And while I'm rarely asked about my thoughts on transhumanism, when I write about immortal pre-scarcity beings who structure their whole world around the avoidance of boredom and the cultivation of psychologies which will stand the test of longevity, I'm not just thinking about the world of 1164--or honestly thinking about it much at all. When I write about a sexually-transmitted city, it's not just because it's a cool elevator pitch, but because I live in such a fully networked world, one in which we all go to this third place where we can be ourselves when the work day is over. When I break the fourth wall to address the reader, it's to tell them what I think I know about real life here on Earth. It has never once occurred to me that in writing fantasy I am not writing directly and profoundly about actual life in the present day--and where that present day might lead us. That I am not translating fairy tales about then into fairy tales about now. Folklore is how humans explain the world to themselves. Fairy tales are a vital part how a culture promulgates itself and instructs the young (and old). They have always been about how to behave and survive right here and now. Magic, like technology, merely foregrounds the stranger processes at work.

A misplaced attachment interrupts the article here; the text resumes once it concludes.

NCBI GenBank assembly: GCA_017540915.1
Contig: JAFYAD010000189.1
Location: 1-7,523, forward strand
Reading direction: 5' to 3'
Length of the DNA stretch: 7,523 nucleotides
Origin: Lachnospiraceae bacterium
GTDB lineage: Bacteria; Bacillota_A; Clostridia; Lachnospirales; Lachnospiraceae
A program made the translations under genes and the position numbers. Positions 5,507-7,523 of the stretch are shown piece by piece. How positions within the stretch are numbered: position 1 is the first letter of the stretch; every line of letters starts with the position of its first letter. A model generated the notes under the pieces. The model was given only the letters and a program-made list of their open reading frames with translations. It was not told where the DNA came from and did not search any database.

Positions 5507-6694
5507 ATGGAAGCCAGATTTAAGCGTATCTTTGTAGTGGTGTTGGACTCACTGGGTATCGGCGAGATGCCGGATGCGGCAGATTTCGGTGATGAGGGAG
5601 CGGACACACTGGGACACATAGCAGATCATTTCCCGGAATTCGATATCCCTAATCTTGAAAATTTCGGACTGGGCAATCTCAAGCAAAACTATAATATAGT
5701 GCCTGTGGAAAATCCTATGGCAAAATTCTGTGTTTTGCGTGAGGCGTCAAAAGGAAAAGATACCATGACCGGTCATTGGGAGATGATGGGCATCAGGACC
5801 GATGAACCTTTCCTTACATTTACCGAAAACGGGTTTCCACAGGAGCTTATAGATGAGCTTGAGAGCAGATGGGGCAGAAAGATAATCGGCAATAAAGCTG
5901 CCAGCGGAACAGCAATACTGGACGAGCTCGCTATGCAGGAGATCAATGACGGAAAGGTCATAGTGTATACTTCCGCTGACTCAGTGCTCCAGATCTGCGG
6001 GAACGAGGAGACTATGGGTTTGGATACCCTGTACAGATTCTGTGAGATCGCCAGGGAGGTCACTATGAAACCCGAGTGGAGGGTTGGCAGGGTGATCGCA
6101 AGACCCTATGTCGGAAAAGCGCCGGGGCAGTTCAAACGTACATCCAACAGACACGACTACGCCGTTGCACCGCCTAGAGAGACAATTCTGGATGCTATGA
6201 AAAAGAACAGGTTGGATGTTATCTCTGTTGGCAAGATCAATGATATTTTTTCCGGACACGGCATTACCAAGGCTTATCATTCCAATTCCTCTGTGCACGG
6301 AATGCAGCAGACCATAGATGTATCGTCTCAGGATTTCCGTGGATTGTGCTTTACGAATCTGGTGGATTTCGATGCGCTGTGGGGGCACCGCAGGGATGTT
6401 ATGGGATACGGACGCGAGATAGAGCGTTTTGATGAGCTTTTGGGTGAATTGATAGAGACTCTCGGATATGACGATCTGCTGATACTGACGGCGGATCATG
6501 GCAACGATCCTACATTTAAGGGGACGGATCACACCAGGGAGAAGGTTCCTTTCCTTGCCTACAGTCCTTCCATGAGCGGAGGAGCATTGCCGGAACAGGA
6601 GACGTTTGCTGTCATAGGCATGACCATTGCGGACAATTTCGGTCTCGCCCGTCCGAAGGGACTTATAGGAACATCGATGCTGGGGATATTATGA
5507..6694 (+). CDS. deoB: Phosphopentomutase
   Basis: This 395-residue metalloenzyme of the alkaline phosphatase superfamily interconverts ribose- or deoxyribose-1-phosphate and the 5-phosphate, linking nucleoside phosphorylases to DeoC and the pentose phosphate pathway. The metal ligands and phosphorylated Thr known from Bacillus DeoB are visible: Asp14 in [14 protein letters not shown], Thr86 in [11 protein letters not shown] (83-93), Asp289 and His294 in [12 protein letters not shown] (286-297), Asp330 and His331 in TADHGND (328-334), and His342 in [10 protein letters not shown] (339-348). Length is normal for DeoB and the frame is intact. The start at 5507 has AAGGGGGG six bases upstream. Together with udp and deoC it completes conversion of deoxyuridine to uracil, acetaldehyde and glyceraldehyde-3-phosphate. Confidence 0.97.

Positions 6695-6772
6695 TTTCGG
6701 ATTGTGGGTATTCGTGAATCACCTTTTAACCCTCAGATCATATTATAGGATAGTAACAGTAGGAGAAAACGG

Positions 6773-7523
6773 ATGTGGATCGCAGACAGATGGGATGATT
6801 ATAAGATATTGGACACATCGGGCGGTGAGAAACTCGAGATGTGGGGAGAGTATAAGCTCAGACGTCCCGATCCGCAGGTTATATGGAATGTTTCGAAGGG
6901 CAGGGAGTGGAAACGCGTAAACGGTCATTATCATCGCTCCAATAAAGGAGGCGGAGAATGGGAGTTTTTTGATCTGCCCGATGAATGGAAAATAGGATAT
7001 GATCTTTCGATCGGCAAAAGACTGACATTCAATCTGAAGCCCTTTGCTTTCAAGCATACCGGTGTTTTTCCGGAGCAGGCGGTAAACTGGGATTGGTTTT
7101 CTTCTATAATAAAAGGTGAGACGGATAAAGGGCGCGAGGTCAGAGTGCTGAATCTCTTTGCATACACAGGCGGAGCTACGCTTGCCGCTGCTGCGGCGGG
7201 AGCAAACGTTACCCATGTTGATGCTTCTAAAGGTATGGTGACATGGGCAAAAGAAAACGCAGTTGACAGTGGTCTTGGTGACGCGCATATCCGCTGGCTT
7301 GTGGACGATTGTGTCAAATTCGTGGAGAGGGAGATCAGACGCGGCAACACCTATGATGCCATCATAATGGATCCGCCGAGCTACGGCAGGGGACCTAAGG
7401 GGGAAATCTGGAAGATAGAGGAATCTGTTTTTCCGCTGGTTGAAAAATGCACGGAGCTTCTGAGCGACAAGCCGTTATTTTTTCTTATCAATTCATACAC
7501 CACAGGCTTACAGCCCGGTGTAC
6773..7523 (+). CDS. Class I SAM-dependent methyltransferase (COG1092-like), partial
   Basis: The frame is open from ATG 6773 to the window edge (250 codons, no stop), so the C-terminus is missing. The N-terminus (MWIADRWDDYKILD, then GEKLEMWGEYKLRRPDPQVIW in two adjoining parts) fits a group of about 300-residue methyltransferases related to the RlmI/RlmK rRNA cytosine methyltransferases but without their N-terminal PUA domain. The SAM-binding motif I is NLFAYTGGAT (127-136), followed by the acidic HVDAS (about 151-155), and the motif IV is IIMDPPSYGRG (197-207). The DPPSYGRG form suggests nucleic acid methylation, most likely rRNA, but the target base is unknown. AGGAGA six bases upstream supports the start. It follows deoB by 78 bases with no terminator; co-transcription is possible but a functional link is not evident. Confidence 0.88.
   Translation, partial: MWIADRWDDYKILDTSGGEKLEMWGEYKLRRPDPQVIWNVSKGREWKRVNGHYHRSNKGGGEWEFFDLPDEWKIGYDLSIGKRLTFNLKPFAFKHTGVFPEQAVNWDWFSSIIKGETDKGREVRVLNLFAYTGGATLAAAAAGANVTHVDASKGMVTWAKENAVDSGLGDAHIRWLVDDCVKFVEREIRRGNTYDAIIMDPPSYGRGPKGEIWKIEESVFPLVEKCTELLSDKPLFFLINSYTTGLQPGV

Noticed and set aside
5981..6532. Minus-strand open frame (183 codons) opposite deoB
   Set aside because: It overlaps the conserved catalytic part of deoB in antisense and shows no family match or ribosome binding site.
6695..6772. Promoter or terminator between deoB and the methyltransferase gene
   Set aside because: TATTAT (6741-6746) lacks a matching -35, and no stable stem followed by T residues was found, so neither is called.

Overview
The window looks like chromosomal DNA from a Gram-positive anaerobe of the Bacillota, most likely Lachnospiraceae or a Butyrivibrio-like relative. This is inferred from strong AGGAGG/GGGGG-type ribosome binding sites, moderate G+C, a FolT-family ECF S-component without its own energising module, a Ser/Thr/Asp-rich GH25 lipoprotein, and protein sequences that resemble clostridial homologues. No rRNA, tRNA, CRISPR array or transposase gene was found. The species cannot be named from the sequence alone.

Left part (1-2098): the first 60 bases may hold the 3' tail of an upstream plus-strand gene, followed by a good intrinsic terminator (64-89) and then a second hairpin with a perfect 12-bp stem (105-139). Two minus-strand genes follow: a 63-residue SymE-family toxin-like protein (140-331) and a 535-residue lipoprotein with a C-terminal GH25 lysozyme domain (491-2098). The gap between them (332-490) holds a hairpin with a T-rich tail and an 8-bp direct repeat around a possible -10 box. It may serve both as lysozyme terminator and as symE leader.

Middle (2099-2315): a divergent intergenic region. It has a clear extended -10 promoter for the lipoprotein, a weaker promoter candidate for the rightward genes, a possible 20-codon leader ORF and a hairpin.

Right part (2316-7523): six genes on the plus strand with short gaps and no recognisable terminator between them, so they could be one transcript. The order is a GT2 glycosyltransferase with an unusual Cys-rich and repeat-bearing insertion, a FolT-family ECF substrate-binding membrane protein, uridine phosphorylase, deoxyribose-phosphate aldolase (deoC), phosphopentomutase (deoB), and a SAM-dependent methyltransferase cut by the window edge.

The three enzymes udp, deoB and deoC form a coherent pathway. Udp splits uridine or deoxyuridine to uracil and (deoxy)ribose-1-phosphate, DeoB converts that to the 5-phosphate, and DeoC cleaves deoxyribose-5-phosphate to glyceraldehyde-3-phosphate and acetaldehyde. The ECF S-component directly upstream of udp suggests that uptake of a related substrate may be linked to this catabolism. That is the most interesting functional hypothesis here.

And if you think we're beyond believing in magic, you've got another thing coming. I can't count the number of times during the 08 crash I heard someone give my unemployed husband and friends the following advice: "Write down the job you want ten /seven/three times on a piece of paper, fold it up and carry it with you/against your skin/with a dollar bill in your left pocket/right pocket all the time." That is a magic spell by any measure. Apple uses the word "magical" to sell the iPad because they know it works, it appeals to us on that folkloric level.